Progress was made on all 3 objectives of project 8042-31000-002-00D (Improving Dairy Animals by Increasing Accuracy of Genomic Prediction, Evaluating New Traits, and Redefining Selection Goals). Under Objective 1 (expand genomic data used in prediction by selecting new variants), genome changes due to artificial selection were documented for U.S. Holsteins; haplotype tests for economically important traits of dairy cattle were updated and converted to the new ARS-UCD genome assembly; effects of 2 deleterious recessive haplotypes on reproduction performance of Ayrshires were investigated; Bayesian fine-mapping was used to determine how 3 million DNA variants for more than 27,000 Holstein bulls were associated with 35 production, reproduction, and body conformation traits; potential use of variance of gametic diversity in selection programs for dairy cattle improvement was examined; gene editing was compared with conventional breeding for introgression of the polled allele into U.S. dairy cattle, and a simulation was conducted for Jerseys; an artificial neural network was examined as an alternative genome-wide association method; a large-scale genome-wide association study of 9 health and fitness traits of U.S. Holsteins was conducted; a genome-wide association study based on copy number variations detected by array comparative genomic hybridization was conducted for Holsteins to explore their relationship with reproduction and other economic traits; signals from sperm methylome analysis and genome-wide association were integrated for a better understanding of male fertility in cattle; and comparative analyses of sperm DNA methylomes among humans, mice, and cattle were performed to provide insights into epigenomic evolution and complex traits. Under Objective 2 (evaluate new traits that can be predicted at birth), potential to improve feed efficiency of dairy cattle through genomic prediction was examined; genetic and nongenetic profiling of milk pregnancy-associated glycoproteins was conducted for Holsteins; and optimal period length and stage of growth or lactation were defined for estimating residual feed intake in dairy cows. Under Objective 3 (improve efficiency of genomic prediction and computation), genomic predictions were implemented for crossbred dairy cattle; several approaches to account for missing pedigrees and genetic changes over time were evaluated; alternative covariance structures that include unknown-parent groups and metafounders were examined for single-step genomic best linear unbiased prediction; alternative input parameters for Wood’s curve within best prediction used for genetic evaluation of U.S. production traits were examined; age-parity adjustment factors for fertility traits were revised to improve stability of genetic trend estimates; and evaluations for health traits were pre-adjusted for variance across lactations. Under Objectives 1 and 2, contribution of genetic and epigenetic architecture of paternal origin to gestation length was investigated; a genome-wide association study for Holstein residual feed intake using high-density genotype was conducted to identify candidate genes and biological pathways associated with feed efficiency; relationship of the polled haplotype to phenotypic and genetic merit was examined for traits of economic importance in U.S. Brown Swiss, Holsteins, and Jerseys; and genome-wide association studies and fine-mapping of livability and 6 health traits were conducted for Holsteins. Under Objectives 1 and 3, genomic prediction and marker selection were examined using high-density genotypes from 5 dairy breeds; potential benefits from using a new reference map in genomic prediction were examined; more markers and gene tests were used in genomic prediction; alternative marker weighting in single-step genomic evaluation of U.S. Holstein stature was examined in the present of selected sequence variants; comprehensive analyses of 723 transcriptomes were conducted to enhance biological interpretation and genomic prediction for complex traits in cattle; and an approximate generalized least-squares method was developed for large-scale genome-wide association studies. Under Objectives 2 and 3, a genetic evaluation for early first calving (age at first calving) was developed and implemented; financial investment methods were applied to genetic merit predictions of 1,500 Holstein sires to create two new economic selection indexes; and future enhancement of health evaluations for U.S. dairy cattle was examined. Under Objectives 1, 2, and 3, how to implement genomic selection and recent enhancements to the U.S. evaluation system were documented; application of genetic engineering and genome engineering tools to genetic improvement of livestock for both single-gene and complex traits was reviewed; and a vision for development and utilization of high-throughput phenotyping and big data analytics was compiled.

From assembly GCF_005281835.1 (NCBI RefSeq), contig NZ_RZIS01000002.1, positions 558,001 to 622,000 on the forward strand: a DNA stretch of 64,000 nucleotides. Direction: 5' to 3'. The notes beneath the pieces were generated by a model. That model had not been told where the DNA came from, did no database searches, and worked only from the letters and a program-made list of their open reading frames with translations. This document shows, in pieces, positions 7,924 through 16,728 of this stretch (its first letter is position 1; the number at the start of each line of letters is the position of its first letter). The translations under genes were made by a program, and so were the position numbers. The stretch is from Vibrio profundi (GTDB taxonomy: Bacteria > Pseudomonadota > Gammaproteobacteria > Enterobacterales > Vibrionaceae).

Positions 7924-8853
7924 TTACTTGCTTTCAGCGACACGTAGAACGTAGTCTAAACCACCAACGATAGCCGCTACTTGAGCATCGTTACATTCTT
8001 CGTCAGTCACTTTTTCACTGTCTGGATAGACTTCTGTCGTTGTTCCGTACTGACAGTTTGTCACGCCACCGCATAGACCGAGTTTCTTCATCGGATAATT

1. National genomic evaluations for crossbred dairy cattle. Genomic evaluations are useful for crossbred as well as purebred dairy cattle when selection is applied to commercial herds. Although producers had spent more than $1 million to genotype more than 50,000 crossbred animals, they had no tools to test and select their whole herds based on genomic evaluation. In collaboration with the Council on Dairy Cattle Breeding (CDCB) and Sao Paulo State University, ARS researchers in Beltsville, Maryland, developed genomic evaluations for crossbred dairy cattle based on animals’ breed composition for the five dairy cattle breeds routinely evaluated (Holstein, Jersey, Brown Swiss, Ayrshire, and Guernsey). The new evaluation methodology was adopted by CDCB, and national genomic evaluations for crossbreds were released to the dairy industry for the first time in April 2019. Those evaluations will aid commercial producers in managing their breeding programs and selecting tens of thousands of replacement heifers each year.
2. National genomic evaluations for early first calving. Heifer rearing is a major expense for the U.S. dairy industry and accounts for 15 to 20% of the total cost of producing milk. Much effort has been made to estimate optimal ages of first calving for cows to reduce these costs, which can be as high as $2.50 per day, and ensure that animals are productive earlier in life. Because selection for an earlier age at first calving may improve herd performance over time and profitability, ARS researchers in Beltsville, Maryland, in collaboration with the Council on Dairy Cattle Breeding (CDCB) developed genomic evaluations for early first calving. The new evaluation methodology was adopted by CDCB, and national genomic evaluations for early first calving were released to the dairy industry for the first time in April 2019 and are scheduled to be included in U.S. selection indexes in April 2020. Selection for cows that have a younger age at first calving will minimize management costs, produce animals that are profitable earlier in their life, and improve production efficiency for millions of dairy cattle.